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Turn Off The Oven And Save Money When Cooking

Most energy-intensive cooking appliance is an electric oven, which typically costs about $371 a year.

Households who primarily cook with an oven could save up to $710 a year by using more energy-efficient cooking methods, a study has found.

British researchers calculated the energy consumption of 83 appliances and compared the running costs with the cheapest alternative. They found that the most energy-intensive cooking appliance is an electric oven, which typically costs about $371 a year.

However, a microwave costs less than $1 per day – representing a potential saving of $337 per year. An air fryer would cost just $61 a year for a savings of $310. The research by British energy supplier Utilita also looked at how cooking methods can slash power consumption by up to 90 percent and save an additional $373 a year.

Batch cooking can save $185 a year, using the correct sized pan with a lid saves $84, simmering rather than boiling saves $80, and not overfilling the kettle saves $22. Utilita has teamed up with supermarket chain Iceland to roll out the ‘Shop Smart, Cook Savvy’ campaign in British stores and online in September to help identify the most economical ways of cooking.

The collaboration presents the cost to cook for each of the main types of cooking appliances, based on the average amount of time they are used each day.

“The rising cost of energy is going to create seismic shifts in consumer behavior associated with energy consumption through a new awareness of the cost to consume. The impact will be far greater than any of the Government’s green initiatives ever could have achieved.

“Although cooking is said to account for four percent of the average energy bill, the savings speak for themselves. It’s vital that consumers are given the facts they need in order to use less energy in the interest of the pocket and the planet,” said Archie Lasseter of Utilita.

New research conducted by Utilita, who has teamed up with supermarket chain Iceland to roll out the ‘Shop Smart, Cook Savvy’ campaign in British stores and online in September, has found the most economical ways of cooking. Undated photo illustration. (Utilita Energy,SWNS/Zenger)

As part of the in-depth report, Utilita polled 2,000 households and found they spend approximately 43 minutes cooking each day. Of these, 42 percent use the oven by default for most of their cooking needs but 52 percent don’t know which of their cooking appliances cost more to run.

The researchers then looked at typical energy consumption for a range of cooking appliances and calculated how much energy they would consume in a typical day’s usage. They then looked at previous academic studies into the impact of different cooking methods on energy consumption.

For example, a study published in the Journal of Consumer Studies and Home Economics found that simmering at 194 degrees Fahrenheit rather than boiling at over 210 Fahrenheit can reduce consumption by between 69 and 95 percent.

Based on typical modern-day usage, this could save households $80 a year. In total, the research studied 83 appliances and 24 sources including academic research, legislation, and data collected from popular shopping websites.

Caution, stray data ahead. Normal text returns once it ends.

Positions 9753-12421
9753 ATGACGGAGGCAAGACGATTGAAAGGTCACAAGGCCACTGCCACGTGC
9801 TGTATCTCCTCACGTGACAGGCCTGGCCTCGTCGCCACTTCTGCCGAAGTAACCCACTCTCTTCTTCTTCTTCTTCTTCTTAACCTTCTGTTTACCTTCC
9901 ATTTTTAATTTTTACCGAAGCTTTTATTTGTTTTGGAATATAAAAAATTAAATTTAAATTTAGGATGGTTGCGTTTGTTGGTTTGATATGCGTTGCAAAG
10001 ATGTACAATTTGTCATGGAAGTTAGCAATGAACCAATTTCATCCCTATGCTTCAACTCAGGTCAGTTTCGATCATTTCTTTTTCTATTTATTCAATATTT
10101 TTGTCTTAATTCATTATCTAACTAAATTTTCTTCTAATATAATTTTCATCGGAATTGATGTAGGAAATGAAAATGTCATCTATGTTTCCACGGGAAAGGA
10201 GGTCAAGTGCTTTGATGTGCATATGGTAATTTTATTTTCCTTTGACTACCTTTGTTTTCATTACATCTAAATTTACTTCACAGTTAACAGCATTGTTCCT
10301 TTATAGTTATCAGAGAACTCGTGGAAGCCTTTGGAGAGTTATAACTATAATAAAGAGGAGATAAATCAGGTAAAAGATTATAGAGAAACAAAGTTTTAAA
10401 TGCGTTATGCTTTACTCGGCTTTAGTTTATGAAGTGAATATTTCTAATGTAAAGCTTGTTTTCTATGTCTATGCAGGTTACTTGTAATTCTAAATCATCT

As part of the joint campaign, both Utilita and Iceland have committed to 11 pledges, including an overhaul of Iceland’s own product packaging to reflect more energy-efficient cooking appliances and methods, and a national ‘Cooking High 5’ consumer awareness tour.

“The cost-of-living crisis continues to be the biggest national issue facing consumers. As a private, family-run business, we’re constantly looking at both short, and long-term initiatives that can offer any support.

“Our ‘Shop Smart, Cook Savvy’ collaboration with Utilita is so important, as it shines a light on the relationship between what we buy and how much energy we use cooking it, helping to empower our customers and provide them with access to information that can help stretch their budgets further,” said Richard Walker, Iceland’s managing director.

New research conducted by Utilita, who has teamed up with supermarket chain Iceland to roll out the ‘Shop Smart, Cook Savvy’ campaign in British stores and online in September, has found the most economical ways of cooking. Undated photo illustration. (Utilita Energy,SWNS/Zenger)

How much it costs to run different cooking appliances:

Electric cooker
Cost per day to run: $1.02
Cost per week to run: $7.17
Cost per month to run: $31.04
Cost per year to run: $372.47
CO₂e emissions(equivalent miles driven in the average car): 609

Dual cooker (part electric, part gas)
Cost per day to run: $0.85
Cost per week to run: $5.98
Cost per month to run: $25.89
Cost per year to run: $316.86
CO₂e emissions(equivalent miles driven in the average car): 609

Gas cooker
Cost per day to run: $0.45
Cost per week to run: $2.75
Cost per month to run: $12.05
Cost per year to run: $143.17
CO₂e emissions(equivalent miles driven in the average car): 611

Slow cooker
Cost per day to run: $0.39
Cost per week to run:$2.73
Cost per month to run: $11.85
Cost per year to run: $142.18
CO₂e emissions(equivalent miles driven in the average car): 611

Air fryer
Cost per day to run: $0.16
Cost per week to run: $1.19
Cost per month to run: $5.18
Cost per year to run: $62.06
CO₂e emissions(equivalent miles driven in average car): 102

Microwave
Cost per day to run: $0.09
Cost per week to run: $0.68
Cost per month to run: $2.94
Cost per year to run: $35.32
CO₂e emissions(equivalent miles driven in the average car): 58

*Daily, weekly and monthly costs may not add up to the annual cost due to rounding.

Produced in association with SWNS.

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